Do you neck pain that never seem to go away? The knots in your neck may be the cause! I see so many patients who have undergone every test under the sun–from Xrays, to blood exams, and MRIs of their entire body–and tried every single pharmacologic modality yet continue to have headaches. Let’s explore this condition and some treatment modalities!
Myofascial Trigger Point (“Trigger Point”)
Trigger points are a tight knot within a taut muscle that can only be diagnosed through physical exam by your physician. No expensive testing needed! An active trigger point is painful and can radiate pain to other areas. Some of the causes of trigger points include: 1) repetitive strain (trauma, injuries, or even work place ergonomics), 2) poor posture, 3) stress (social, work, familial, and environmental stressors, etc).
Trigger points can cause referred pain to other areas and can cause autonomic disturbances (sweating, ear pain, lacrimation, eye pain, tinnitus, dizziness etc). Myofascial trigger points are different than fibromyalgia (which also causes tender points), but does not cause referred pain–a key distinction.
Home Self-Care Modalities
Self-care is very important (if not the most CRUCIAL component) in treating myofascial headaches.
Modalities for self care include:
If it hurts, try to minimize or stop doing it!
— I see a lot of young adults who have myofascial headaches and pain from significant weight lifting or poor posture. Yet, they don’t want to stop doing it. Like the old adage says, if you keep doing the same thing, you cannot expect different results!
— I know that sometimes it’s hard to stop sitting for prolonged periods at the a computer or car, but think about optimizing your ergonomics.
— Stretching is SO important! Getting up, moving, stretching those muscles are important to releasing those taunt muscle knots. I advise patients to have a LARGE water bottle (64oz) on their desk. If they continue to sip it throughout the day, they’ll need to get up to use the restroom. That’s a perfect time to STRETCH.
— Place warm packs instead of cold packs on areas of tight muscles on neck/shoulder
— Although the common knowledge is to ice areas of pain and inflammation, this works opposite for myofascial pain. Ice causes muscles to contract which may worsen pain in the long run. Warm packs help relax those tight knots.
— Instead of using ice to decrease inflammation caused by muscle aches/pain, use methol instead. Menthol is a natural analgesic compound that provides a cooling sensation by stimulating the thermoreceptors in the skin. This sends signal to your brain which relieves the uncomfortable heat of inflammation.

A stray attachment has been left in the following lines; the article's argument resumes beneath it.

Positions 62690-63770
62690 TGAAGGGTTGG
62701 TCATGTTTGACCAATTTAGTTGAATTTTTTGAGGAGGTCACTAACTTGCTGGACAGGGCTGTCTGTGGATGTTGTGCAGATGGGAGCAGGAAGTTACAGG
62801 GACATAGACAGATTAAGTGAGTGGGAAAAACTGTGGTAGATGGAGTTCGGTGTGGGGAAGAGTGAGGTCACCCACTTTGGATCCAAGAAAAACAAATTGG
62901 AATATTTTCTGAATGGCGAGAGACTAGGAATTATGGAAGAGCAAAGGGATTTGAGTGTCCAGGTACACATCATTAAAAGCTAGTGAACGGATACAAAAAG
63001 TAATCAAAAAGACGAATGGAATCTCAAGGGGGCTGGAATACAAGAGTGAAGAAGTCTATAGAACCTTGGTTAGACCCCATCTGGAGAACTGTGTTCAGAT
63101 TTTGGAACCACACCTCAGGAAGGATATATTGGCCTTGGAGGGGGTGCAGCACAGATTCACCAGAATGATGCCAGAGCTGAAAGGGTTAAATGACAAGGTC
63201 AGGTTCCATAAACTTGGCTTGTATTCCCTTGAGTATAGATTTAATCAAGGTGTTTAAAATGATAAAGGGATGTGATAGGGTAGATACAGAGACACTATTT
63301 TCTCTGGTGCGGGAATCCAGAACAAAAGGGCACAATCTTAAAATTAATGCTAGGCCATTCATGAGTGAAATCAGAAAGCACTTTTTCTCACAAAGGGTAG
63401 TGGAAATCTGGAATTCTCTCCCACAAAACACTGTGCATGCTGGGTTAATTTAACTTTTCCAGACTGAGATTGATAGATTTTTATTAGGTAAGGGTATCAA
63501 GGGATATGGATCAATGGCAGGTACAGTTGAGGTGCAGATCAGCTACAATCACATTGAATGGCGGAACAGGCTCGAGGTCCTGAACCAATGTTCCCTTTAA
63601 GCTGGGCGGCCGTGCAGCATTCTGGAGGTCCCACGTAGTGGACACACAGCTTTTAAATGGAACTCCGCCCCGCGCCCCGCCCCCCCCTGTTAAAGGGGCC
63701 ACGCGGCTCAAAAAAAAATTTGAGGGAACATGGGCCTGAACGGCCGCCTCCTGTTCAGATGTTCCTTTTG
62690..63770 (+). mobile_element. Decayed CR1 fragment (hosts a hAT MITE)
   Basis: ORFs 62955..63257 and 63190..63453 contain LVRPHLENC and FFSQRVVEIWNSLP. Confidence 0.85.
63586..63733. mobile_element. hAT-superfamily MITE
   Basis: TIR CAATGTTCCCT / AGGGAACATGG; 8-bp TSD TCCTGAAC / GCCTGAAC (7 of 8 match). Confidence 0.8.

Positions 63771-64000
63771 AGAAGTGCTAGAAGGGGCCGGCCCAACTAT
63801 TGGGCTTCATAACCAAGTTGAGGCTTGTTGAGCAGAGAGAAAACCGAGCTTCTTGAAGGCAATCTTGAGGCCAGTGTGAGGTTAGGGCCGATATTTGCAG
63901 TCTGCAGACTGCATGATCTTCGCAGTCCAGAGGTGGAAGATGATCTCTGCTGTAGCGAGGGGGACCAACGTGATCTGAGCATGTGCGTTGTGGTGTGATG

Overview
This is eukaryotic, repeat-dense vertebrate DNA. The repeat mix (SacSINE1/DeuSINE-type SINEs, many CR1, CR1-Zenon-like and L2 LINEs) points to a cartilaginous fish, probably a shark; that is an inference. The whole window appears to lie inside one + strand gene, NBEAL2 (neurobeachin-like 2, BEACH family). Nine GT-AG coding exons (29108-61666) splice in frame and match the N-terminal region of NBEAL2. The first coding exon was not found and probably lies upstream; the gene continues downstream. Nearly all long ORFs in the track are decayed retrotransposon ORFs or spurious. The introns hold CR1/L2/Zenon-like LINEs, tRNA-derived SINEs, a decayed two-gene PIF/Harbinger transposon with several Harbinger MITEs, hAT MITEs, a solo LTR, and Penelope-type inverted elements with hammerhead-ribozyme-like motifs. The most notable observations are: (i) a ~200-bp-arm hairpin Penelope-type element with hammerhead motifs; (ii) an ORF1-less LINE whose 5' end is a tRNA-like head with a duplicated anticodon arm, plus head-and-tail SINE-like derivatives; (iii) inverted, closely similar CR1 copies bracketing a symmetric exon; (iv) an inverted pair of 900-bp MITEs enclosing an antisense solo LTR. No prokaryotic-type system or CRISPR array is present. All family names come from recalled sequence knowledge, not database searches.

— I love this! I see it as an economical at home acupuncture/massage. The unit that I have is TEC.Bean because it’s the cheapest one that is easy to use and the battery lasts forever. However, you can get any TENS Unit. (Please don’t use this if you have a pacemaker or metal in your body. Consult your doctor before using. This article talks more about the TENS Unit.)
— Magnesium works great because it acts as a muscle relaxant, stress reliever, and sleep aide. If you have constipation, it’ll also help loosen up your stool (Magnesium is generally safe, but you need to consult your doctor prior to using)
— For myofascial pain, I usually recommend CALM Magnesium Citrate.
— An alternative is Magnesium Glycinate
— Without sleep, your body cannot heal. Studies have shown that SLEEPLESSNESS is associated to elevated inflammatory markers in your body and increased risk of chronic musculoskeletal pain. So catch up on those ZZzzzs!!!
— Melatonin may help with sleep. If you like melatonin, consider getting time release or delayed release.
— Much easier said than done. I will talk more on this at another timepoint
— Poor posture can contribute to significant pain in neck/shoulder muscles. My patients have told me to develop a good habit of good posture, they use posture trainers (such as the Upright GO). However, the best treatment is just to be mindful and sit up straight! 🙂
In Clinic Treatments
Trigger Point Injections (or as I like to call it, “Dry Needling with a little Liquid”)
Myofascial Release Massage
Chronic tension-type headaches and myofascial trigger point connection are still not well defined. It is possible that tight muscles in your neck may be causing your headaches. In either case, the treatments above will help with both tension headaches and myofascial headaches. If you think trigger point may be a culprit, consider discussing with your healthcare provider. Headaches are very complex, and it’s likely that the cause is multifactorial!
*whitecoatXS Note: The information in this article is intended for your educational use only. Although I am a physician, the information here is NOT a substitute for professional medical advice, diagnosis, or treatment. I can ONLY render a treatment plan if I see you in person. Always seek the advice of your physician or other qualified health providers with any questions you may have regarding a medical condition and before undertaking any diet, supplement, fitness, or other health programs.